Dominate compressed files on Linux with 7-Zip


Compressed files are very common on the Internet. Thanks to them we can reduce the size of the files when we are going to work with them and, in addition, we will be able to group a large number of these in a single package so that it is easier to download and share them. In order to work with these compressed files, it is necessary to use a specific program for this purpose. And one of the best known that we can find is 7-Zip. But does this file compressor work on Linux?

7-Zip is a file compressor that has its own compression engine (which bears the same name) completely free and open source. Thanks to it we will be able to compress our files in the .7z format, and open any file that has been compressed in this format. This program makes use of the LZMA and LZMA2 compression algorithms, has an AES-256 data encryption system, and is also capable of compressing and decompressing other compressed file formats, such as ZIP, GZIP or RAR, among others, without any problems. Many others.

Although operating systems (such as Linux distros) are capable of working with compressed files natively, without having to install anything, generally the only format they usually support is .zip. Therefore, if we want to work with other formats, both to compress and decompress, we will have to install another file compressor on the PC.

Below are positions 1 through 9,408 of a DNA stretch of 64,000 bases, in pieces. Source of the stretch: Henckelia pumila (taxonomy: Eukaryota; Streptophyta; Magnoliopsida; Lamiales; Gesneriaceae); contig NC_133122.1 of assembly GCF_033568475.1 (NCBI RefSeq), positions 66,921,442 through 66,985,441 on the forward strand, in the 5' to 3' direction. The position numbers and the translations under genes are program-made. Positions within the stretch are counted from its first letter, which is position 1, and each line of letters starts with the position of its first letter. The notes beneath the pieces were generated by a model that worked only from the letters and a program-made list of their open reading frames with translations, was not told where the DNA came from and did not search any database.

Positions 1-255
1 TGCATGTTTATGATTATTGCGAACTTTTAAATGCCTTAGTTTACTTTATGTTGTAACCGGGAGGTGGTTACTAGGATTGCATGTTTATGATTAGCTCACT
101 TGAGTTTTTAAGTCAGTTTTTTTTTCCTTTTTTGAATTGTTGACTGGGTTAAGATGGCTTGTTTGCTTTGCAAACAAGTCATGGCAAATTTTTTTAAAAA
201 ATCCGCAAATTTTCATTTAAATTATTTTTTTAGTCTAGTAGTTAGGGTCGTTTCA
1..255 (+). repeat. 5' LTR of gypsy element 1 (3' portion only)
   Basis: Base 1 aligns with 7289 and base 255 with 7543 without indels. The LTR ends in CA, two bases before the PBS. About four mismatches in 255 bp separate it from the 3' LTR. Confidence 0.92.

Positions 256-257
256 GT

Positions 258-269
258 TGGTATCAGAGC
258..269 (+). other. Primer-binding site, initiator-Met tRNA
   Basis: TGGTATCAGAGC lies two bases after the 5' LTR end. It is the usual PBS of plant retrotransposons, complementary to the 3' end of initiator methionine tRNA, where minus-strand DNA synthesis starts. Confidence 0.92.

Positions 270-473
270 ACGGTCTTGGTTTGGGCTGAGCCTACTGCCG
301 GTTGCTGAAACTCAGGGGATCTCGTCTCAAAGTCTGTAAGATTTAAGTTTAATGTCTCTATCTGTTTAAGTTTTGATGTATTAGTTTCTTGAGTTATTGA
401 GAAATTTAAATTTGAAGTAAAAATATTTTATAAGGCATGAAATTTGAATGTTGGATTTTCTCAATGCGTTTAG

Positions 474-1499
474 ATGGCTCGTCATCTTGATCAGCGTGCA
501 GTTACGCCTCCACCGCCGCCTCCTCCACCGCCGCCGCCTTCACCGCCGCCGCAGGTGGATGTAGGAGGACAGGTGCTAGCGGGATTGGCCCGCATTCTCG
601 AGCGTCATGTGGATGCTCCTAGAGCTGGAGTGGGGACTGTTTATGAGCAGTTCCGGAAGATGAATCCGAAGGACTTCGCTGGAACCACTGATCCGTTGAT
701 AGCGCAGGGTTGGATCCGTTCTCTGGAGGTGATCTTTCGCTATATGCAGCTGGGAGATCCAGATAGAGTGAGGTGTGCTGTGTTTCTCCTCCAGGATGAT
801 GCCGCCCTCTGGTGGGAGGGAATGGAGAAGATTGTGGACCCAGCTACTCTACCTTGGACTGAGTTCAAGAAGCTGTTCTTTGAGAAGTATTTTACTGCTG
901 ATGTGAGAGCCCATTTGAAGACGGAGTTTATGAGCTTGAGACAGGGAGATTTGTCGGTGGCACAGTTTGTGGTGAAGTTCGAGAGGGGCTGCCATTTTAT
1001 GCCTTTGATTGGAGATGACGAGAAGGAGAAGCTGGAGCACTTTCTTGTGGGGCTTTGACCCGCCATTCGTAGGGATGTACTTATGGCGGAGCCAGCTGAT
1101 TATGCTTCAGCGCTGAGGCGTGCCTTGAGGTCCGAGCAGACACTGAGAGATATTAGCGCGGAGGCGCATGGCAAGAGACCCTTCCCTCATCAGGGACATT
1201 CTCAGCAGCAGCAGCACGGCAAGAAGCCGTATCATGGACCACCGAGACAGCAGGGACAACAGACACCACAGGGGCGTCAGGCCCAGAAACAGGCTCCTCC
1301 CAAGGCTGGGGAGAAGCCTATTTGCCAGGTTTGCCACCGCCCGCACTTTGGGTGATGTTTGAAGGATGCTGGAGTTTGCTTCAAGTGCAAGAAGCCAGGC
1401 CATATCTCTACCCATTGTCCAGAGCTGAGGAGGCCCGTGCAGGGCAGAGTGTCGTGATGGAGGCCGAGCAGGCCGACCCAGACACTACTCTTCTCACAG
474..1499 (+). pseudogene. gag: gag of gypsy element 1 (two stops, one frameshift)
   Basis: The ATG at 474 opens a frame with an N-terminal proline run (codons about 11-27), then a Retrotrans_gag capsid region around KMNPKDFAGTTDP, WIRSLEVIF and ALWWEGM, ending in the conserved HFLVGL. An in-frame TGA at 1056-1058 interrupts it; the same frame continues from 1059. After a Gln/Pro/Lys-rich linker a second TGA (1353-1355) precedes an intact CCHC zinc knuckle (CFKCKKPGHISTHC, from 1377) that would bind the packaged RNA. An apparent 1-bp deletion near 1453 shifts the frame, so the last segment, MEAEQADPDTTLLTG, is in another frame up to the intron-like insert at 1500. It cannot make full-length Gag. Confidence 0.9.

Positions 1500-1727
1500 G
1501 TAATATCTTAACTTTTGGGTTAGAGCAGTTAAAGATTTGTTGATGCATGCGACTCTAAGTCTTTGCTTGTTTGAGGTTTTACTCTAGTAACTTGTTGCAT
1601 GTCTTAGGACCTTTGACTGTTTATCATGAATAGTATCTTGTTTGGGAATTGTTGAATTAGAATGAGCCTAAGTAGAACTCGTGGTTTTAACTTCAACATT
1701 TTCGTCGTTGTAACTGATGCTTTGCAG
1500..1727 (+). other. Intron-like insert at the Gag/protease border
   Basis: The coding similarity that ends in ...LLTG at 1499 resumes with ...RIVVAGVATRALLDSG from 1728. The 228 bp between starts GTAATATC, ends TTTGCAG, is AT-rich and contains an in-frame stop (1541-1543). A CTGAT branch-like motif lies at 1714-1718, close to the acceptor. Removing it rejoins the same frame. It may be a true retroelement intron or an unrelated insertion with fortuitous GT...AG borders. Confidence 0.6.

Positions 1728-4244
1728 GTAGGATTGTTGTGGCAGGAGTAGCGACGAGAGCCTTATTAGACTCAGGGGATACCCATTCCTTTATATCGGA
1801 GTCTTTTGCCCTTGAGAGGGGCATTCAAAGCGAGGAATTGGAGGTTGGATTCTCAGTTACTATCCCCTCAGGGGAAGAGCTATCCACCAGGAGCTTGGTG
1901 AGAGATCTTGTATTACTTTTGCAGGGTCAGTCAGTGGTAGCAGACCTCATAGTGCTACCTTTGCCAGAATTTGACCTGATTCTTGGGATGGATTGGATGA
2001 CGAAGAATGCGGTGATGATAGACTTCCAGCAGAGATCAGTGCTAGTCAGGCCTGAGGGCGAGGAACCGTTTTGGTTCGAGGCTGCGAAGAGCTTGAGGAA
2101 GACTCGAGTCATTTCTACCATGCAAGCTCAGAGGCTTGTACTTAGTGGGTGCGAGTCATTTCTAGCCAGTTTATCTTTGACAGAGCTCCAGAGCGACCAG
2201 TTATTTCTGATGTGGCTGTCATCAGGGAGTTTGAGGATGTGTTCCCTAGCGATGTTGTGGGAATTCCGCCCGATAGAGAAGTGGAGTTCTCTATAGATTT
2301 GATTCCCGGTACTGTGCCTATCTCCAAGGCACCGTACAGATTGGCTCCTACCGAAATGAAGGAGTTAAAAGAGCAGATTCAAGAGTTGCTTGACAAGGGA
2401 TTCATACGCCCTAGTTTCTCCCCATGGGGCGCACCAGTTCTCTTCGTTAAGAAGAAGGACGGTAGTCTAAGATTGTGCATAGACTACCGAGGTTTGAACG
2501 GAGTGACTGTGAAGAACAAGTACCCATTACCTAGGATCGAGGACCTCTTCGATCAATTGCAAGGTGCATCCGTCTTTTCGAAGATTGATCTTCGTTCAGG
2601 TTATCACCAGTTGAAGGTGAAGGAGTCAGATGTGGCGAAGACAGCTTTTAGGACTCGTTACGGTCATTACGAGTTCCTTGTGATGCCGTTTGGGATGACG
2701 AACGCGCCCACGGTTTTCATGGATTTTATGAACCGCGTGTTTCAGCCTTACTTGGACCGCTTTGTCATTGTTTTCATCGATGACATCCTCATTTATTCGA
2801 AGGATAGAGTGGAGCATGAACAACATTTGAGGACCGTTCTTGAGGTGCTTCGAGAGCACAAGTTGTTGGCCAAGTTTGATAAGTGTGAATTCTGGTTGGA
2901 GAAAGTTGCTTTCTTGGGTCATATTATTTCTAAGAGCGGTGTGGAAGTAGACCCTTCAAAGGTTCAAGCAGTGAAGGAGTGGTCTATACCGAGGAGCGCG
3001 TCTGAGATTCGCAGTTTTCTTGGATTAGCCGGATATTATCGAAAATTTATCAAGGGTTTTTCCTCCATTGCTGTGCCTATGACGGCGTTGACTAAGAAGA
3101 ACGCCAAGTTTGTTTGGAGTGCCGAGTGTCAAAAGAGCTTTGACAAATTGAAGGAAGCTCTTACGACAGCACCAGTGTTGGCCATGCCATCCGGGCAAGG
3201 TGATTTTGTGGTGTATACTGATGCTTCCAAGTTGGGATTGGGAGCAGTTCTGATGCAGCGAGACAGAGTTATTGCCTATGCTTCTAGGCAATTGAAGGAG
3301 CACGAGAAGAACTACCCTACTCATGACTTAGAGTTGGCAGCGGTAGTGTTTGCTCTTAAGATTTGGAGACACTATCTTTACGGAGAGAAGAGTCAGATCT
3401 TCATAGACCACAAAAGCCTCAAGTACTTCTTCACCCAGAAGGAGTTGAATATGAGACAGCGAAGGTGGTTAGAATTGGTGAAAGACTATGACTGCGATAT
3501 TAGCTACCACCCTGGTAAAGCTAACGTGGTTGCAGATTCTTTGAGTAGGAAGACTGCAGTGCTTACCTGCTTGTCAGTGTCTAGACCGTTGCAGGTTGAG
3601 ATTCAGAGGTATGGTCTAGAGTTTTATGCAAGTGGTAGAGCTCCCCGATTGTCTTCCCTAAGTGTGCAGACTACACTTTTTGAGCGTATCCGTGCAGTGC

And then we are going to see how to get 7-Zip up and running on a Linux system.

Install 7-Zip on Linux

7-Zip is made up of three different packages on Linux distros:

  • p7zip: A package that only adds support for the .7z format, but nothing else. It is the smallest and lightest.

  • p7zip-full – A more complete package that adds new algorithms to further reduce the size of certain types of files, such as audio files.

  • p7zip-rar: adds support for 7-Zip to work with RAR archives.

We recommend you install the second and third. In this way we will be able to have a fully functional 7-Zip, with all its features and, in addition, we will be able to use it to open .rar files without having to install more separate programs.

The process to install this file compressor is practically the same in all distros, adapting the commands, yes, the package manager that we use. In our case we are going to use Ubuntu as an example, the most widely used distro in the world. Also, these same commands would work for any other distro based on it.

In Ubuntu, this compressor is included in the “universe” repositories. Therefore, the first thing we will do is enable it (if we don’t already have it, although it comes by default) with the following command:

sudo add-apt-repository universe && sudo apt update

We will now install this file compressor using the APT package manager. To do this, again in a terminal, we will execute:

sudo apt install p7zip-full p7zip-rar

Install 7-Zip Ubuntu

When the process is finished, we will have the compressor installed and ready to use it.

In case of using Fedora, or any distro based on it, the command to install this compressor is the following: